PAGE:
Happy New Year! Yeah, I know it’s 22 days late, but it’s the first thing I’ve written for 2008. New years are great because they offer new starts and new beginnings. To the benefit of those looking at a fresh start, I’d like to write something for those new to the field of web design. I get a lot of email about it, especially from aspiring designers, so I’d like to talk about the process of building a website from start to finish.
- This is how I build a website. It may not be the industry standard, best practice, or the holy grail, but it’s what I’ve grown comfortable with inside of my skill set.
- This is a high-level overview, so some details may be omitted for the sake of brevity.
- The process changes with different factors, such as personal/professional project, clients’ goals, timeframe, etc.. My overview is designed to serve as a base that can be altered as your project varies; however, because of my personal experience, many of my examples are client-focused.
Step 1: Plan/Research
For me, this is the most important part of the process. I firmly believe that the more informed you can become, the better equipped you are to make productive decisions. Use this time to learn about competitors, site goals (more traffic, more sales), brand characteristics, and tone.
Depending on the nature of the project, this phase may be more of a learning exercise or more deliverable-based. If you’re working for a client, you may take this time to share your findings with them and confirm that your goals and their goals are the same.
Step 2: Develop and Finalize Content
You’ve established how to get your message across in the first phase; now focus on what to say.
I rarely see companies or individuals employ this phase. This is just as important as the first phase. If this phase isn’t done carefully, it will quickly bleed through to the rest of the project and be extremely difficult to retroactively correct. Doing this early on can help you to avoid a cookie-cutter, template-looking site that just feels off.
This may be the trickiest part of the process. Clients mostly think they’re paying big bucks for great design work or great coding work, but this is the real service offering. If you’re wondering how you can really be of value and stand out over your competitors as a service provider, practice your content development skills. There are millions of great looking sites, but the ones with strong messaging always prevail. Take The Onion, for instance. It stands on its own because of its confident and unique tone.
How do you develop content? Content comes in many forms, from imagery to colors to typeface choice, but the quickest way and a great place to start is simply to write copy. Say you’re creating a site for a new soft drink. A suitable headline for a manly, watching-the-game-every-night soda could be “Bite back.” However, an environmentally-friendly beverage might be softer and comforting, like “The simple way to refresh your mind.”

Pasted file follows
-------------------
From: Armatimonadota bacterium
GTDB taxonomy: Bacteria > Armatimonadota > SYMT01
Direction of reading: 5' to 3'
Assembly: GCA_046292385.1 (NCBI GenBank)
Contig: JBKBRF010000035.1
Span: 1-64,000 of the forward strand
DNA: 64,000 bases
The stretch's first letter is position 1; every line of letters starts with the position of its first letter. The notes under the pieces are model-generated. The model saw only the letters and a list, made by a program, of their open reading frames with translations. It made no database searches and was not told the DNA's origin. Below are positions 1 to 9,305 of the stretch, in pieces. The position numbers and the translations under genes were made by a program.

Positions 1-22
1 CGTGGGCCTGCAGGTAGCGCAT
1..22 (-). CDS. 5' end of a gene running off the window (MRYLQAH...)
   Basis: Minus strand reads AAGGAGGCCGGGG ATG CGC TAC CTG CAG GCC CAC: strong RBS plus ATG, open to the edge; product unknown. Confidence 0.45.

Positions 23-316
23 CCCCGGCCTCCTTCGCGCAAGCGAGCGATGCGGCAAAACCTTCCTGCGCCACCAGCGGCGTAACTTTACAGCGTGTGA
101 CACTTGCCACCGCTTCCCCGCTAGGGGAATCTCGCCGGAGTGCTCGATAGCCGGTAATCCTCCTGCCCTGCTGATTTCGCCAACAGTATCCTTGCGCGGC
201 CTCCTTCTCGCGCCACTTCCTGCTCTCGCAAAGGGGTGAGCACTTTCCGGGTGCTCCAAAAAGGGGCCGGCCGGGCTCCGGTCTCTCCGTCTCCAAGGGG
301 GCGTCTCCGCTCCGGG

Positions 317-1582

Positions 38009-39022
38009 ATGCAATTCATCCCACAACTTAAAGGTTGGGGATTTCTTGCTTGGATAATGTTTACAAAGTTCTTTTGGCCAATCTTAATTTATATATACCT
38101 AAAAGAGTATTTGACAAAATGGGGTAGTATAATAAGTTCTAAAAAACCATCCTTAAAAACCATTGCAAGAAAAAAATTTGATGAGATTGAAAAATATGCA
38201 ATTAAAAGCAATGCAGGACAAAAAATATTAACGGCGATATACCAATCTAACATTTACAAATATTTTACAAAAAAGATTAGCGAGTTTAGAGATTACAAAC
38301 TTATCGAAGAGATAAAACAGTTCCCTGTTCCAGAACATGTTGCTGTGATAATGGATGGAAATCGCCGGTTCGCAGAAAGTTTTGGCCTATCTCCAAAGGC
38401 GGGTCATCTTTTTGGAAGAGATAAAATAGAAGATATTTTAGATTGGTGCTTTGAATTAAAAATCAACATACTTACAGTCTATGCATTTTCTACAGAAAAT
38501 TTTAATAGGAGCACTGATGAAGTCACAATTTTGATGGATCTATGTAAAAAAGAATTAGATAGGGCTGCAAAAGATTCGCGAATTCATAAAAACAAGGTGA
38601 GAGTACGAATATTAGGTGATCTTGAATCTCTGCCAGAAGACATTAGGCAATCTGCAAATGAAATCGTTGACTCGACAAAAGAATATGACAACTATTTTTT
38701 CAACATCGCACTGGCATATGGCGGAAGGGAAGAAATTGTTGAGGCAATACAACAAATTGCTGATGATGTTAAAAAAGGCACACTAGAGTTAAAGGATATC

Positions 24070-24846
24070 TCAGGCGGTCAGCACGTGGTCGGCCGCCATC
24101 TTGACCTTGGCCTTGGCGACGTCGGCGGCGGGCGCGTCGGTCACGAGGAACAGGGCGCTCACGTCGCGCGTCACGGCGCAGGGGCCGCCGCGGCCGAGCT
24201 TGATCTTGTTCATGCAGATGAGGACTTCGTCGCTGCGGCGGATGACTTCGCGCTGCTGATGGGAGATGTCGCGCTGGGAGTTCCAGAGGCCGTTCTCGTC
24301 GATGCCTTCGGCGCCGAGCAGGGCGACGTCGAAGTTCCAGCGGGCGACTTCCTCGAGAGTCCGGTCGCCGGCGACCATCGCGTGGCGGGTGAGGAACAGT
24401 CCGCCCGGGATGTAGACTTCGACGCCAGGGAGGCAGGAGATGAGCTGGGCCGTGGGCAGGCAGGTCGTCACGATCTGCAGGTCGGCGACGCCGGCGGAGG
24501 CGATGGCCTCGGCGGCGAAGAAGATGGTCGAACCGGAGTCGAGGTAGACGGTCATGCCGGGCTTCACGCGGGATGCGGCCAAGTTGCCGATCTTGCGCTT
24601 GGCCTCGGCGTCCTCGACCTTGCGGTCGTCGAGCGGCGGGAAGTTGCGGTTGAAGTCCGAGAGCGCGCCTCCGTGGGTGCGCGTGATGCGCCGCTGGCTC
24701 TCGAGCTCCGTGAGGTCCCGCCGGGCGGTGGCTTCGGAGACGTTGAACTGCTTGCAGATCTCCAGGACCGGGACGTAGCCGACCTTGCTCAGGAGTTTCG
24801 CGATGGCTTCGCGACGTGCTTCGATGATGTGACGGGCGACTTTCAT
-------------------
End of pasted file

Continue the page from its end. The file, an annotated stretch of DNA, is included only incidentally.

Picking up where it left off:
Step 3: Information Architecture
Now you have everything you want to say. When and where do you say it?
This is where the information architecture, or IA, phase comes in. Admittedly, I’m not an information architect, but, to me, IA is the process of organizing information so that it’s easy to understand. It’s also all about context. As the creator of a site, what do you feel is important to present to the user? And in what order?
Maybe your site would benefit from a linear progression, like a shopping cart. Maybe it’s largely informational, so you present passive options like “About the Company” and “Products.” Or maybe you’re aggressively seeking participation, so you proactively engage the user with choices like “Live”, “Act”, or “Join.”
There are an innumerable amount of ways to organize your information. It’s important that you use the knowledge you’ve gained about the project in the last two phases to inform your choices.
Step 4: Design
For most clients, this is where you start to get down to work. It’s ok to let them keep thinking that. You know the truth; all the hard work has been done, so it’s time to have some fun. Using the collective information you’ve gained thus far, it’s now time to put a face to the personality you’ve created.
When I start designing a site, I prefer to think of it as finding a look for the site as opposed to creating one. As a designer, I’m a sponge to the things around me. I allow myself to take in the world as an observer. When I finally site down to design, whether on sketching on paper or pushing pixels in Photoshop, the things I’ve absorbed resurface to shape something unique to me. Experience molds my design work. By drawing on past inspiration, I find the design as an amalgam of my interactions, not an original creation.
I’ve quickly realized that striving to create something uniqe for the sake of it is overrated. I’d much rather be appropriate.
Originality is spectacle; relevance is artful.
Step 5: Build
I talk about this a lot, so I won’t say much about it now. Medium comes into key. Maintainability, immersion, audience, and a myriad of other factors determine whether you’ll be building a Flash site, an XHTML/CSS, some sort of hybrid, a web app, or something completely different. Like in design, choose an appropriate vehicle for your content.
I consciously left out some steps that a lot of notable agencies and designers use. One such item is testing. For me, testing should be happening along a process. Whether it’s user testing or browser debugging, I’ve always felt that a testing "phase" is like a bandage when done poorly and waste of time when overdone. As you’re working, test. Can’t decide between two colors? Do two versions (one of each), and test it with your friends. Font sizing screwed up in IE? Don’t wait until you’re done coding to fix it. Always be accountable for your work at all times.
Now it’s your turn. How different is all of this from your process? How similar?